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WHEN BRIGHTNESS BECOMES DANGER

100 years ago, if you stood outside at night, you could enjoy a bright and endless starry sky.  Today, however, even at night the sky never seems completely dark and felt, we see only a fraction of the stars. But what is the reason for this? Why is the sky often simply black, especially in large cities like New York or Tokyo?

The reason is the increasing light pollution of the earth. The inappropriate or excessive use of artificial light – known as light pollution – can have serious environmental consequences for humans, wildlife, and our climate. Light pollution is a side effect of industrial civilization. Its sources include building exterior and interior lighting, advertising, commercial properties, offices, factories, streetlights, and illuminated sporting venues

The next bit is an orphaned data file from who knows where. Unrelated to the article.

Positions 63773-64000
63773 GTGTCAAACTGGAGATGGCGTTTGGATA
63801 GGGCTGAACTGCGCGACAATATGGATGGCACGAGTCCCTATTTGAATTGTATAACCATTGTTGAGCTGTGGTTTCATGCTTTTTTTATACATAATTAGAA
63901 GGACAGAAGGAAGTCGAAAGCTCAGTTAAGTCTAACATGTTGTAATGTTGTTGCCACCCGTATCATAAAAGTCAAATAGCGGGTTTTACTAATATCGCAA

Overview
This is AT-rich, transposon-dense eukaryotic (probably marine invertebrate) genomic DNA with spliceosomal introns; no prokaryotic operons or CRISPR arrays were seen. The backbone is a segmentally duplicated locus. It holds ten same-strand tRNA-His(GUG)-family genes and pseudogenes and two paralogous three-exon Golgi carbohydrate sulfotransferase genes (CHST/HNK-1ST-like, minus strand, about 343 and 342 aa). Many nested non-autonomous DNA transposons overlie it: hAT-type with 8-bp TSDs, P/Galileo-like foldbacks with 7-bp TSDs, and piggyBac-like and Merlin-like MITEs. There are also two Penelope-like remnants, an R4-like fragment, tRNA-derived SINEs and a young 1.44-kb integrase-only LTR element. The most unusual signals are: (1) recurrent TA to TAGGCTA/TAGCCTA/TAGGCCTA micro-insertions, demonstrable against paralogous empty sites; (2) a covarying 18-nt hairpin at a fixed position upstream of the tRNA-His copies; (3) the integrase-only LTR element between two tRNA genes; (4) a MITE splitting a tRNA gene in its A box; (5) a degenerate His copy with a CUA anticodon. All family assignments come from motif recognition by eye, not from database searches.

This also has glorious consequences for humans: Nighttime lighting can upset the hormone balance and throw the internal clock out of kilter.

The fact is that much outdoor lighting used at night is inefficient, overly bright, poorly targeted, improperly shielded, and, in many cases, completely unnecessary. This light, and the electricity used to create it, is being wasted by spilling it into the sky, rather than focusing it on to the actual objects and areas that people want to be illuminated.

This phenomenon has many negative effects on us and our environment. The light pollution has an influence on the nocturnal wildlife, on plant and animal physiology. The rhythm of life is orchestrated by the natural diurnal patterns of light and dark; so disruption to these patterns impacts the ecological dynamics.